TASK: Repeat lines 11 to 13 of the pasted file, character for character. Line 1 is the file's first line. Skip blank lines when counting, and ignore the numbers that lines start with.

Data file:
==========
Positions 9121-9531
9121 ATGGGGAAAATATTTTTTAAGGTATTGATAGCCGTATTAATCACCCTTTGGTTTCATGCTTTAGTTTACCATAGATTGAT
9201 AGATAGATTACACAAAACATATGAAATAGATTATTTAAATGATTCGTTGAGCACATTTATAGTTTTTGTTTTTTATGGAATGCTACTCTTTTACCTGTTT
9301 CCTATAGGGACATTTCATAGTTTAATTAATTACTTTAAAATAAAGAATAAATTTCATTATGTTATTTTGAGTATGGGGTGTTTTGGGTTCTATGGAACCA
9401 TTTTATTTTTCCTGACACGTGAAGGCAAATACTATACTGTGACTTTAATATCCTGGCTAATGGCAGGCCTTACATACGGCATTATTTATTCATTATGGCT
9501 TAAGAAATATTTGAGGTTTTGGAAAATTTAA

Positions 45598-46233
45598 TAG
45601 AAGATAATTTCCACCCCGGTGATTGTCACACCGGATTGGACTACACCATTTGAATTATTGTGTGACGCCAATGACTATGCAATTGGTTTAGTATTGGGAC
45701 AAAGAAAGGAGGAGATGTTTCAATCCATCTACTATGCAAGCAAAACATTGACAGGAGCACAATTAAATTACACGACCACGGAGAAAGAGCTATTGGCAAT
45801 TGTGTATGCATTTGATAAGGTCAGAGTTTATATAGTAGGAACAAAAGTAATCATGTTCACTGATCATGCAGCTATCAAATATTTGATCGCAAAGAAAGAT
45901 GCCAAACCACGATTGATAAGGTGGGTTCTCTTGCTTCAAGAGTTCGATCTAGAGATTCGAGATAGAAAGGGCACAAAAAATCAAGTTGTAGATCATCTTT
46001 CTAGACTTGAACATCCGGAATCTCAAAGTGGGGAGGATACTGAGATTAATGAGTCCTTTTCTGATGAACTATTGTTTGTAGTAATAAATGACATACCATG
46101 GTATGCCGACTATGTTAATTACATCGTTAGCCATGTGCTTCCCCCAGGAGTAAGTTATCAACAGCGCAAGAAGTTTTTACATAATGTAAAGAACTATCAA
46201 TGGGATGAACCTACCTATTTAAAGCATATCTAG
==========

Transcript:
45801 TGTGTATGCATTTGATAAGGTCAGAGTTTATATAGTAGGAACAAAAGTAATCATGTTCACTGATCATGCAGCTATCAAATATTTGATCGCAAAGAAAGAT
45901 GCCAAACCACGATTGATAAGGTGGGTTCTCTTGCTTCAAGAGTTCGATCTAGAGATTCGAGATAGAAAGGGCACAAAAAATCAAGTTGTAGATCATCTTT
46001 CTAGACTTGAACATCCGGAATCTCAAAGTGGGGAGGATACTGAGATTAATGAGTCCTTTTCTGATGAACTATTGTTTGTAGTAATAAATGACATACCATG